This isn't the first time the Afghan Taliban have tried to poison girls for going to school

More than 80 schoolgirls have fallen ill in three cases of mass sickness in northern Afghanistan, raising fears that Islamic terrorists who oppose education for girls are using poison to scare them away from school

KABUL, Afghanistan (AP) –The latest case occurred Sunday when 13 girls became sick at school, Kunduz provincial spokesman Mahbobullah Sayedi said. Another 47 complained of dizziness and nausea on Saturday, and 23 got sick last Wednesday. All complained of a strange smell in class before they fell ill.

Mr. Sayedi blamed the sickness on “enemies” who oppose education for girls. Presidential spokesman Waheed Omar said any attempt to keep girls out of school is a “terrorist act.” (Yet these Taliban are the people with whom Obama is trying to negotiate a deal)

The Taliban and other conservative extremist groups in Afghanistan who oppose female education have been known to target schoolgirls. Girls were not allowed to attend school when the Taliban controlled most of Afghanistan until they were ousted in the 2001 U.S.-led invasion.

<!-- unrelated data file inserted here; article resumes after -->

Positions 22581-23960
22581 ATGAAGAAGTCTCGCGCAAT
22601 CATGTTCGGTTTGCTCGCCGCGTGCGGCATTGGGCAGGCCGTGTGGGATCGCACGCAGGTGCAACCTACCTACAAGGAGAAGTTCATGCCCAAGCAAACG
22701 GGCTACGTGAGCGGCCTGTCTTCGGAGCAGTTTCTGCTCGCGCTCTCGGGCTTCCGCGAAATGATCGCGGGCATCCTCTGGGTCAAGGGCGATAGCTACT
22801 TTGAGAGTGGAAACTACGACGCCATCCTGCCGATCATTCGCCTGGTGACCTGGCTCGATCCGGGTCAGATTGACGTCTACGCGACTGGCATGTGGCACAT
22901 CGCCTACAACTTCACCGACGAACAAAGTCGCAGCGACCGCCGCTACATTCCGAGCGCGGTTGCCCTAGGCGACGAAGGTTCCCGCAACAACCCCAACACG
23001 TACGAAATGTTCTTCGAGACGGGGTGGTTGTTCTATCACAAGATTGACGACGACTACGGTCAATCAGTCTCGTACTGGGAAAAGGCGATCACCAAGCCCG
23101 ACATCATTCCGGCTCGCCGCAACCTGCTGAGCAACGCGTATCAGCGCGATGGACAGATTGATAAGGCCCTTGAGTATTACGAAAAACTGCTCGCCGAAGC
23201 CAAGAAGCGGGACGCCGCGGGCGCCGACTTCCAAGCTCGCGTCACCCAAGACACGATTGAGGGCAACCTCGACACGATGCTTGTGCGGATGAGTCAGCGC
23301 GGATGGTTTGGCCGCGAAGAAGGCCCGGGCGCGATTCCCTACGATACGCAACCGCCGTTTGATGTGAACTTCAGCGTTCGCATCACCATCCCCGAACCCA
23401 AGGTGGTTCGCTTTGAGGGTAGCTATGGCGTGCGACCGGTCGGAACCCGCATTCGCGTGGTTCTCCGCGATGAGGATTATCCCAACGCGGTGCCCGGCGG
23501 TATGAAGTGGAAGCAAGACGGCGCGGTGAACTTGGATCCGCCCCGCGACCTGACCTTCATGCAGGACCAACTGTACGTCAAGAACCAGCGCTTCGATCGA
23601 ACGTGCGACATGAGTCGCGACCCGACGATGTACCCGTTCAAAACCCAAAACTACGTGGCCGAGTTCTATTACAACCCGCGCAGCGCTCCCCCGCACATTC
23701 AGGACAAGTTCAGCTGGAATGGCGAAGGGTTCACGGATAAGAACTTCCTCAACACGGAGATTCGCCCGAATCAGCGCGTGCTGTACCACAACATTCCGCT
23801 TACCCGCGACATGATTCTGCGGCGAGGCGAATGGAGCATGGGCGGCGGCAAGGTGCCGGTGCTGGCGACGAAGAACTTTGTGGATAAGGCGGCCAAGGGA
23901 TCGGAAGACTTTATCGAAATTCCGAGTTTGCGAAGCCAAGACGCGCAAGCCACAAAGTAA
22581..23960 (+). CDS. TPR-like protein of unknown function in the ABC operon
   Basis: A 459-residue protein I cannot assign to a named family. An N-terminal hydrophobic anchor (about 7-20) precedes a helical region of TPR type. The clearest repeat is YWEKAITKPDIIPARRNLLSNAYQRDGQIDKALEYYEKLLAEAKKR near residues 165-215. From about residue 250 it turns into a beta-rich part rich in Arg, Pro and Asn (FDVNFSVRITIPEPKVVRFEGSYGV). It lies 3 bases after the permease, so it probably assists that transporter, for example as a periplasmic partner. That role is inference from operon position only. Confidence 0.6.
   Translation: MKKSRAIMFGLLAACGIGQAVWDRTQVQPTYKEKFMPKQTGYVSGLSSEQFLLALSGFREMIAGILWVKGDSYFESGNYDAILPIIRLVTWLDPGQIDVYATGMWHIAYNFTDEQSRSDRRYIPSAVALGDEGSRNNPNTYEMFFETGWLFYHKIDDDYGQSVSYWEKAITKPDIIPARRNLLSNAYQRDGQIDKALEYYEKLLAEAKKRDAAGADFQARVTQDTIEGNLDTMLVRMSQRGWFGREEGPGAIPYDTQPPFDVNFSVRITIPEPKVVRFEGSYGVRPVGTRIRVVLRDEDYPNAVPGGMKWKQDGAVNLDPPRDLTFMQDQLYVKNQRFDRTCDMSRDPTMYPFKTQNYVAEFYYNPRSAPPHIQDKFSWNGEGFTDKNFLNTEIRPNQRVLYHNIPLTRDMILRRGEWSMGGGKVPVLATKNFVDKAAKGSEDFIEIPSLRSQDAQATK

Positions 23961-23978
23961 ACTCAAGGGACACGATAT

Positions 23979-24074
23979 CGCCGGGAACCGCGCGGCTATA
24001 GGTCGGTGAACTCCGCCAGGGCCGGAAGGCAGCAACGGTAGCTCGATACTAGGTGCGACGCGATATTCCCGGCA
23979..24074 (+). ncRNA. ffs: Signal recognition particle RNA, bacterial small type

Last year, dozens of schoolgirls were hospitalized in Kapisa province, (See Below) just northeast of Kabul, after collapsing with headaches and nausea. An unusual smell filled the schoolyard before the students fell ill. The Taliban was blamed, but research into similar mass sickenings elsewhere has suggested that some might be the result of group hysteria.

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Anesa, a 9-year-old girl who was among those hospitalized Sunday, said she noticed a strange odor and then saw two of her teachers fall unconscious. “I came out from the main hall, and I saw lots of other girls scattered everywhere. They were not feeling good,” Anesa, who gave only her first name, told the Associated Press from the hospital. “Then suddenly I felt that I was losing my balance and falling.”

The Health Ministry in Kunduz said blood samples were inconclusive and were being sent to Kabul for further testing. WASHINGTON TIMES

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